How are they alike? They are all mushrooms. Around this time of year, especially after rain, you see them bursting forth from the leaf litter and colonizing fallen logs.

Golden Spindle (Clavulinopsis fusiformis)

Golden Spindle (Clavulinopsis fusiformis)

Mushrooms are the fruiting bodies present in some fungi—like the apples of a tree. The fruiting bodies contain spores that produce new fungi, similar to the seeds in fruit. The rest of the fungus, called the mycelium, is often underground.  It’s made up of a network of fine filaments, also known as hyphae. These filaments resemble the roots of plants, but unlike roots, hyphae actively digest their surroundings. The mycelium portion of fungus can be massive.

Turkey Tail (Trametes versicolor)

Turkey Tail (Trametes versicolor)

In a single cubic inch of soil, there can be more than eight miles of these cells – around 300 miles of mycelium to a footprint. In fact, the largest living organism is a fungus – a single individual that has colonized an area roughly 2,400 acres in eastern Oregon. That’s 1,665 football fields. Fungi are also powerful; the mushrooms of one fungus, Coprinus comatus, develops with such ferocity that it has been known to break through asphalt. Another fungus, Pilobolus, blasts its spores at a force of 20,000g—more than double the acceleration of a bullet from a vintage rifle.

Crowded Parchment (Stereum rameale)`

Crowded Parchment (Stereum rameale)`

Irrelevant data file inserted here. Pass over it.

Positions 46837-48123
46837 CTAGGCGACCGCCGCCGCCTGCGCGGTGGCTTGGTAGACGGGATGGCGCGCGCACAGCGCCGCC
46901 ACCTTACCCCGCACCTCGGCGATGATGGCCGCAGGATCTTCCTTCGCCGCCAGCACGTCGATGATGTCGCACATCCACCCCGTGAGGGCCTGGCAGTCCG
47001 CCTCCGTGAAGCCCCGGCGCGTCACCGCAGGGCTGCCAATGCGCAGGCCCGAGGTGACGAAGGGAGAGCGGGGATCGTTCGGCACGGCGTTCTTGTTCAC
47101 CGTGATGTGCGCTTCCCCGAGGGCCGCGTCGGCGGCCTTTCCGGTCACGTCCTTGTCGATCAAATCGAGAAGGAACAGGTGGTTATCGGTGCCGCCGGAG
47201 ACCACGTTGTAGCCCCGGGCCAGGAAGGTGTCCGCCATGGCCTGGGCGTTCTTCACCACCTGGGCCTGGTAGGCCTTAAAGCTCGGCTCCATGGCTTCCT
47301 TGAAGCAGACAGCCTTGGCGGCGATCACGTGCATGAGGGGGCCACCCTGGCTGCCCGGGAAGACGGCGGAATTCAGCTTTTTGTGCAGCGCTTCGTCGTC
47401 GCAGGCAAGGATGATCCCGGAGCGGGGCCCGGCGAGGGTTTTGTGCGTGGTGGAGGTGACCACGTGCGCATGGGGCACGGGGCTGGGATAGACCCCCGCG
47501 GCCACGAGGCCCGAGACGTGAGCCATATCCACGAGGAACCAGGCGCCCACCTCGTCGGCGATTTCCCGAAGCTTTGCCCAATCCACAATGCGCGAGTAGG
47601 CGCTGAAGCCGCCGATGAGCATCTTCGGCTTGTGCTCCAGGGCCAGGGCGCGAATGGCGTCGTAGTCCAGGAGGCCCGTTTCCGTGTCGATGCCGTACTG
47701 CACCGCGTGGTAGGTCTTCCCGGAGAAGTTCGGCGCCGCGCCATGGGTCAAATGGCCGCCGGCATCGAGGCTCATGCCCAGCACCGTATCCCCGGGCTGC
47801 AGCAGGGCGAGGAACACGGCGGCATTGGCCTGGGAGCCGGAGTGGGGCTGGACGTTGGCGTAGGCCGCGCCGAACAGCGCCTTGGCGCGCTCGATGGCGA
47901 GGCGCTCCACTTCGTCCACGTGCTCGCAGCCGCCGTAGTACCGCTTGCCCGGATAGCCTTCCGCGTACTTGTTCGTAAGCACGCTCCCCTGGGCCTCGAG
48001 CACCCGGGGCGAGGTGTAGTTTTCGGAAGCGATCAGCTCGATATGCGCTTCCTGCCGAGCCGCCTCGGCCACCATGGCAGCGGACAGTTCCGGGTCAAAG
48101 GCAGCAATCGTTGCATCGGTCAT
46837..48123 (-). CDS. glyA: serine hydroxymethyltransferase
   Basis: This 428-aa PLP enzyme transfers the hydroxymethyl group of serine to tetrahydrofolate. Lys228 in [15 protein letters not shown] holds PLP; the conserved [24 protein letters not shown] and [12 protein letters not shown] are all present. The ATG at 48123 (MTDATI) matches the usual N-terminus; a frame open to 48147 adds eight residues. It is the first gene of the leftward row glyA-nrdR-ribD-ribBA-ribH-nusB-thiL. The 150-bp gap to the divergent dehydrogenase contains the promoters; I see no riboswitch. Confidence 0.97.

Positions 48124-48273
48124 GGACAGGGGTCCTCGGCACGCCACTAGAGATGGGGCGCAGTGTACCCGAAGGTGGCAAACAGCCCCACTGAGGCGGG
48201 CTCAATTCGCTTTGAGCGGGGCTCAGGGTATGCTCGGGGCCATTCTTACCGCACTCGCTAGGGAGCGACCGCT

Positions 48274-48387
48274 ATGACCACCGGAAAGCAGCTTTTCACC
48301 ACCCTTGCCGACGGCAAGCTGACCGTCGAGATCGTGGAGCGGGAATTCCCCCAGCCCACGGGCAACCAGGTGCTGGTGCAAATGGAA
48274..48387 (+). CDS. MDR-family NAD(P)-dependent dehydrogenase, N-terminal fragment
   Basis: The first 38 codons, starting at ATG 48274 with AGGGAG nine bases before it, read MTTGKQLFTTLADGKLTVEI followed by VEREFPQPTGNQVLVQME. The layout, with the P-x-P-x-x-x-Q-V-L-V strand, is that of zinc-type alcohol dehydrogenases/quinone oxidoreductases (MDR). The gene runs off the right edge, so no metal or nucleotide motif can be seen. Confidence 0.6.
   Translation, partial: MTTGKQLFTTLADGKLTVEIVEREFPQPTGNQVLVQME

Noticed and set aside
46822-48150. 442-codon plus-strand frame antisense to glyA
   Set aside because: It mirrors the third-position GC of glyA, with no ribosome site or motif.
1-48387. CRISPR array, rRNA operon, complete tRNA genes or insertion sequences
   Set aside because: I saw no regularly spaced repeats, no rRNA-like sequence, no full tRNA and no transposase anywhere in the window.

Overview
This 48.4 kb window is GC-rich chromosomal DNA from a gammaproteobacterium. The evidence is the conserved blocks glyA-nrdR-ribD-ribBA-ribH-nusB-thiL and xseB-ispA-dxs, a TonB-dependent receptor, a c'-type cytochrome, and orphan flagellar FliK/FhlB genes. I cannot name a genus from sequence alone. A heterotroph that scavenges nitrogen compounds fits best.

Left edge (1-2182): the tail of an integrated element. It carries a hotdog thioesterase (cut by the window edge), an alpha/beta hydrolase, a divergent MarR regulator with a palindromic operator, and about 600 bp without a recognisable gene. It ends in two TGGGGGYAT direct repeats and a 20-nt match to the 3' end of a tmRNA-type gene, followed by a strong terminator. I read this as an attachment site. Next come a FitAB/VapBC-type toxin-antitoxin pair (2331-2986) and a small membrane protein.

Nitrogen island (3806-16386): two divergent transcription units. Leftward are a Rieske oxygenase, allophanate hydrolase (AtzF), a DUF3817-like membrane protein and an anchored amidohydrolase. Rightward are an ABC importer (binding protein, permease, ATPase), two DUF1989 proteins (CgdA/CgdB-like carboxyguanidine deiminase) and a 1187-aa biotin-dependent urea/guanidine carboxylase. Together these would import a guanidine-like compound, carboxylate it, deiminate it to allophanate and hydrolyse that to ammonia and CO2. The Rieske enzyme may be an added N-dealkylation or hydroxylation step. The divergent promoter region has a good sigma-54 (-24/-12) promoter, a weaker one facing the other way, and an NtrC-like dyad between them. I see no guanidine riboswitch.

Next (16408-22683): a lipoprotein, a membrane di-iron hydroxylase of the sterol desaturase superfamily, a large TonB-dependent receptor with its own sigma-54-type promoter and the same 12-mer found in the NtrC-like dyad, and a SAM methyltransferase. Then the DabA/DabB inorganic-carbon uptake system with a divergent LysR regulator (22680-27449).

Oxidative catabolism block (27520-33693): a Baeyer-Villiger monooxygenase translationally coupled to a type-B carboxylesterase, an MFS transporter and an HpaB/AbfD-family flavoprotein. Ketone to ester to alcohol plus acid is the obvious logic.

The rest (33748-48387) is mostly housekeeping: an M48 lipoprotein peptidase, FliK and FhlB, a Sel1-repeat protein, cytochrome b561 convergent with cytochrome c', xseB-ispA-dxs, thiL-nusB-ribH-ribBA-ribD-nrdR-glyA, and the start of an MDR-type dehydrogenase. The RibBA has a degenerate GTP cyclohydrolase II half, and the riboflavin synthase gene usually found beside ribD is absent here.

Fungi aren’t plants – they’re actually more closely related to animals as their cell walls have chitin (a tough substance also found in the exoskeletons of insects and crustaceans). Fungi are decomposers, breaking down plant tissue and other materials. However, many fungi get an extra boost of nutrition through a symbiotic relationship with a host plant. In exchange for a renewable food source, the fungi provide mineral nutrients and water taken up by their incredible surface area. 95% of examined plants obtain nutrients and water through a relationship with fungi. Some fungi are saprophytic, feeding on dead or decaying organic matter in the soil and making room for new growth. Some are parasitic, feeding off of living tissue.

Humans have appreciated mushrooms throughout history. A 5,300 year-old Tyrolean Ice Man, Otzi, was discovered frozen in ice with a satchel of Tinder polypore (Fomes fomentarius), along with Birch polypore (Piptopurus betulinus). Perhaps they were used as a fire starter, or maybe for its antibacterial properties, or possibly to ward off insects or evil spirits.

Black-footed Polypore (Polyporus badius)

Black-footed Polypore (Polyporus badius)

Today, fungi have a wide range of uses– decomposable packaging, insect extermination, antibiotic production, and contaminant mitigation. In addition, mushroom burial suits have been developed to facilitate the process of human decomposition while cleansing the body of accumulated toxins

Even if you don’t want to be buried with a suit embroidered with spores, there are plenty ways to appreciate fungi. Go out this autumn and relish the myriad of mushroom forms. Contemplate the vastness of mycelium under your feet and how it supports the life growing over your head.

Ellen is a first year student in the Field Naturalist Program. 

A Chicken of the Woods

ChickenOfTheWoodsBy Colin Stone Peacock

I am the glistening, blackened, and charred non-stick remains of a foodie. Enameled by years of cooking and eating professionally, I am unphased by the most ample and esoteric culinary ingredients and pathologies.

But the bitter kimchi of my heart sweetened ever so slightly the summer before last, when I met the bright and gleaming orange and yellow folds of Laetiporus sulphureus, commonly known as Chicken of the Woods.

It is one of the most easily identifiable, seasonally available, and tastiest mushrooms I have ever met. The drab and fickle morels of my forefathers will never look the same. Chicken is the flavor I would use to describe them. That, and a citric tanginess I have never encountered in another fungi. Continue reading